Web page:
Teaching kids the value of money is part of responsible parenting. But with so many advertisements and gadgets produced with young people in mind, it’s hard to fault them when they want to buy something new.
Many learn later in life that it’s better to invest in people, not things. Brecken Hayes, a middle school student in Avon, Indiana, appears to have already learned that lesson.
Brecken managed to save $450, which he intended to spend on some things he wanted for himself.
When a child earns and saves their own money, most parents are willing to leave it up to them to decide what they’ll do with it. Brecken’s parents were no exception.
Their soon-to-be eighth grader had saved a whopping $450, a considerable sum for someone who spends their waking hours at school and doing homework.
And while nobody would have blamed him for spending his cash on a few video games or afternoons out with friends, he had something different in mind.
Brecken wanted to put the money to better use, and he knew just where to address the check.
Brecken decided to give his entire savings to the Mary Lee Maier Pantry.
The pantry, which provides food to those in need who have children attending a school in the Avon Community School Corporation, is a necessary service that relies on the kindness of their own community.
Last year, the pantry’s cupboards were nearly completely bare ahead of an extended school vacation. They feared students in need would have a hard time finding a meal without access to their daily school lunches.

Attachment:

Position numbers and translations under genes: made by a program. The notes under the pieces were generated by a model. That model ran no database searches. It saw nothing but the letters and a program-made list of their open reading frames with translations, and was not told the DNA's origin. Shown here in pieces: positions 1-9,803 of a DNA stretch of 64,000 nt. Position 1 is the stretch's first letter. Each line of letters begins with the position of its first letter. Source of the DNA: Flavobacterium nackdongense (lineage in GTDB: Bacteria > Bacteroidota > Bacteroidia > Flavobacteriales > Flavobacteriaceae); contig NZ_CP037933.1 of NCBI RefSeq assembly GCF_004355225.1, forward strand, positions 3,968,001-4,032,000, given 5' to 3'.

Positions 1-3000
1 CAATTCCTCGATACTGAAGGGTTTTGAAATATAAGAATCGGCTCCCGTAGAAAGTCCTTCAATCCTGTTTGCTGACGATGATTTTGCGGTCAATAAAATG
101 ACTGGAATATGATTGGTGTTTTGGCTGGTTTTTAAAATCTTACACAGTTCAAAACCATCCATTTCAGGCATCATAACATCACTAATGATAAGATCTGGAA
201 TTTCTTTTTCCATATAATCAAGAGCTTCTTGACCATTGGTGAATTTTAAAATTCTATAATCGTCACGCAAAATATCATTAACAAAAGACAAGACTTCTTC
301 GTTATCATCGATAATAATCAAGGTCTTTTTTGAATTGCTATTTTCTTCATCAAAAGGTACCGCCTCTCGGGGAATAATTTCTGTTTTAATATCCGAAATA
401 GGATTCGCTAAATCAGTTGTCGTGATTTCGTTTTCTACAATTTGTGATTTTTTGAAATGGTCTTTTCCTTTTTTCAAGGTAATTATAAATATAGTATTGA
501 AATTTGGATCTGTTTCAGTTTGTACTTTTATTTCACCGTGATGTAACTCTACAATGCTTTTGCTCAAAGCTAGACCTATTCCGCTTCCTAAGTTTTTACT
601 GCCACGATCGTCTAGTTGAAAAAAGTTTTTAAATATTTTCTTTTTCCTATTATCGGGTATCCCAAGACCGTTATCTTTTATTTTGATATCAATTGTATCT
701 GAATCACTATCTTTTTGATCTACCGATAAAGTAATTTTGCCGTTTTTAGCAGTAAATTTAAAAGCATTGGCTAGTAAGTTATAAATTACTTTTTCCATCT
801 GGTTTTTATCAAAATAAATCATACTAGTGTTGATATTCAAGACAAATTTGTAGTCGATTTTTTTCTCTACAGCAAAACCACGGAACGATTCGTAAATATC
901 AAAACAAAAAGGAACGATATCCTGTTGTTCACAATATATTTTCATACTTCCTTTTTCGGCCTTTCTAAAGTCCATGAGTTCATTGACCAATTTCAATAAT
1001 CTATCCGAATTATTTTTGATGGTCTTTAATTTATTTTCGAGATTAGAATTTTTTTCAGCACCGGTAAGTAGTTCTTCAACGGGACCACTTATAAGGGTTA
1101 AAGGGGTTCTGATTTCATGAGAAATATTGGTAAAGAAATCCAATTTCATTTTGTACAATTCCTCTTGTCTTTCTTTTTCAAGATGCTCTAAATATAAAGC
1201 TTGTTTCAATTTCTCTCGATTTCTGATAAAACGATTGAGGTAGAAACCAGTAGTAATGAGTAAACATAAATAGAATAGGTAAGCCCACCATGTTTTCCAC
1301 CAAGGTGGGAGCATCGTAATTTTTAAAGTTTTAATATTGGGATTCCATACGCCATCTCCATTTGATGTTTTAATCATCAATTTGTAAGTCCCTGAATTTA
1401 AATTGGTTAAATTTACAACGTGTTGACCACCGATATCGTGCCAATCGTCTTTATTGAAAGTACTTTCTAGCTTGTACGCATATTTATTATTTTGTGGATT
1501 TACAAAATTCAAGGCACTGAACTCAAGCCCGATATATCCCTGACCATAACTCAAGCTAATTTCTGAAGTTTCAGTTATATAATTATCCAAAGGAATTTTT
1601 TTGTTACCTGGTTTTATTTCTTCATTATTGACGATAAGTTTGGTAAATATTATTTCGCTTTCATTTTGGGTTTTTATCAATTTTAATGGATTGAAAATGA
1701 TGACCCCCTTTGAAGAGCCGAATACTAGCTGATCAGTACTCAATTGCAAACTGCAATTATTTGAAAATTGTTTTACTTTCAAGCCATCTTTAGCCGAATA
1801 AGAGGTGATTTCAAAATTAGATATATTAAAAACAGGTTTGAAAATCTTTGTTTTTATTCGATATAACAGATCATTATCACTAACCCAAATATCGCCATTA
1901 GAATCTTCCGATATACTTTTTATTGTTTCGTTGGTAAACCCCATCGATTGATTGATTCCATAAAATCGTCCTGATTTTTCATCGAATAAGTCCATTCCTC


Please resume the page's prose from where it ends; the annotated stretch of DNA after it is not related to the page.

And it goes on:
“I often say we don’t have a lot of cash in the bank, but by God we’ve got food, and so we should get it into the hands and mouths of the people who need it,” Chef Suzanne Rockwell said to WTHR in 2017.
The community responded magnificently, helping to restock the shelves of the pantry and provide meals. But keeping food on the shelves is always a struggle, and the pantry is always accepting cash and food donations.
Brecken, along with several of his classmates, pooled their money and presented the check to the food pantry on May 24.
Brecken and his class raised a total of $1,000.76 to donate to the pantry.
The kindhearted junior high student cited the difference between want and need as the deciding factor in his donation. While he wanted to purchase a few things for himself, his less fortunate schoolmates needed food to eat.
“I don’t really need that stuff,” Brecken said to WTHR. “Those are wants. People need food and water to live, and they don’t have that. And I already have it. So I don’t want to be greedy. I just wanted to help them.”
While Brecken’s donation was the largest, a number of other students gave as much as they could to the effort. Their help will ensure shelves are stocked, and members of their community will have everything they need to keep themselves well fed.